On any given day in 2015, lots of pickup trucks could be seen in the temporary gravel parking area at 14 Sargeant Drive in Northeast Harbor. Under construction there is the 18,000-square-foot, $9.4-million Driftwood Cottage, a summer getaway for billionaire Steven M. Rales.
The house was designed by Keith Kroeger Associates of Bedford, N.Y., but local management of the project includes Greg Johnston of Southwest Harbor (civil engineer), John Caldwell of PCMS Construction Management in Ellsworth (project manager) and Mike Temple Inc. of Hampden (general contractor).
The firms and employees involved have signed non-disclosure agreements preventing them from discussing how or whether they’re working on the mansion, Michael Hewes of Blue Hill’s Hewes & Co. said. But he said his company worked on another, similar mansion in 2011 and 2012.
“Those were the two best years I ever had,” he said. “One of those jobs employs at least 50 people for two years. We don’t sneeze at that.”
He said that while it’s good for the community to have the work, these massive projects “suck up every available body,” and can pose a challenge for contractors trying to keep other work going.
“There’s a lot of competition around,” said Arnold “Bruiser” Sanborn of John Goodwin Jr. Construction in Southwest Harbor. “We can’t find good help.” Goodwin’s has not been involved with the Rales project, he said, but the number of people at work at that one site has exacerbated the local skilled labor shortage.
“Everybody’s looking at skilled worker issues,” Matthew Marks of Associated General Contractors (AGC) of Maine said. “Ninety percent of construction firms are less than 20 people. If you talk to anybody, they’re all struggling to find skilled tradespeople.”
He said some of the community colleges offer building construction programs, but most of those struggle to find interested students. AGC Maine has guaranteed any student who graduates from these programs a job.
AGC Maine is “still concerned about the number of people employed since we took a dive in 2006,” Marks said. “We lost 10,000 people in our industry. Once they leave, there’s work somewhere else, and [our members] are having trouble getting people to come back.” Some left the region and others moved to other industries, such as the energy sector to work on natural gas or wind projects.
The construction industry has made a slow climb back from that low a decade ago, he said. The Midcoast and Hancock County have been bright spots where, generally, there’s plenty of work.
“But we’re concerned the growth in Maine hasn’t been widespread,” Marks said. In June of 2015, AGC Maine reported that companies in the state employed 700 fewer construction workers than they did the summer before, prompting the national AGC to rank Maine 48th in the country for construction jobs.
During that 2006 slump, Sanborn said, Goodwin’s “didn’t shrink down on our employees but the work slowed down a lot.”
In recent years, work has picked up for the company, with residential site work and roads for subdivisions in Hancock and Washington counties. People are building, he said, especially on Mount Desert Island and in Hancock and Franklin. Goodwin’s has about 20 full-time employees.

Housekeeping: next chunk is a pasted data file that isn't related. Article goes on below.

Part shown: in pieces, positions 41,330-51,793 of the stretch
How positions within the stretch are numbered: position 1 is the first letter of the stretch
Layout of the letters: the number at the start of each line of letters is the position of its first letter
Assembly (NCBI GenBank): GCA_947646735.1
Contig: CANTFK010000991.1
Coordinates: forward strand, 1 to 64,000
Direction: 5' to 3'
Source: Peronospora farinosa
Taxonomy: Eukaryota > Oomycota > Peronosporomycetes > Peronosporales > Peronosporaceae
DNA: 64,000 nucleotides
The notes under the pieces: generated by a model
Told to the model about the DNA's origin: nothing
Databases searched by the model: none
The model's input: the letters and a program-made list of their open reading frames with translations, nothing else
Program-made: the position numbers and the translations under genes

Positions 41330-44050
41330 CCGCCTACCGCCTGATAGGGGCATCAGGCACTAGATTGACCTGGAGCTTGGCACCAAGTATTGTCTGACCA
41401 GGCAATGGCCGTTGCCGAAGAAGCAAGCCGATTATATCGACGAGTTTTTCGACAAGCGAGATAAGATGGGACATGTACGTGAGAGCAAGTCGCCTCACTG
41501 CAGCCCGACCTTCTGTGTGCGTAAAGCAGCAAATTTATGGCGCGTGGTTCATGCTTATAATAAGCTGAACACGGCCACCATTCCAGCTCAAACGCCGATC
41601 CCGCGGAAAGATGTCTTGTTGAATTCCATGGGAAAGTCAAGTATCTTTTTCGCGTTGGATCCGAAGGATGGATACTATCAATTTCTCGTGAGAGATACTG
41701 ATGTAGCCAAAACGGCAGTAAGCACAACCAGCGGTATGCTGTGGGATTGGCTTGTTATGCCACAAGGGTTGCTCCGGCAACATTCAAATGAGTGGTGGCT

Another Southwest Harbor contractor, Doug Gott & Sons, did reduce its workforce in the big slowdown 10 years ago, from a high of 65 people in 2005.
At the moment the company has 43 employees on the construction side of the business and seven on the garbage disposal side, Tim Gott said. All work is year-round and many have worked for Gott’s from 15 to 30 years.
Gott’s does lots of site and foundation work for new homes. “We poured floors up until two days before Christmas,” he said, “and we’re pouring foundations in January. We crush gravel all winter.”
They’re pouring a concrete retaining wall at another large estate, on the Indian Point Road in Bar Harbor, he said. They’ve also done several residential projects this year on Deer Isle, where Tim’s mother grew up.
Keeping staffing levels aligned with building contracts is especially challenging for smaller outfits, like Todd Hardy’s Eden Builders in Bar Harbor.
“One of the hardest things to do is have the perfect balance every day of the right amount of guys and the right amount of work,” Hardy said.
He has been a builder for more than 20 years, he said, but started Eden in 2008.
“The workload, and the possibilities for work, have been steady,” he said. It’s just a challenge to give each employee 40 hours of work a week, every week, no more and no less.
“I think the other contractors and I have good respect for each other,” Hardy said. “I’ve borrowed tools or equipment, we’ve helped each other out in different ways.” They’ve talked some about arranging to be able to share crews, too, but haven’t yet been able to make that work.
“The bigger jobs” such as Driftwood Cottage “are definitely taking resources. The labor pool is certainly smaller and it’s hard to find good people. But that’s always a struggle anyway.”
In the past Eden has included a crew of five plus Hardy. At the moment it’s two plus the boss. “My goal is to be back up to [a larger] capacity sooner rather than later. We’re not there now, not for a lack of potential work, but for a lack of finding the right crew.”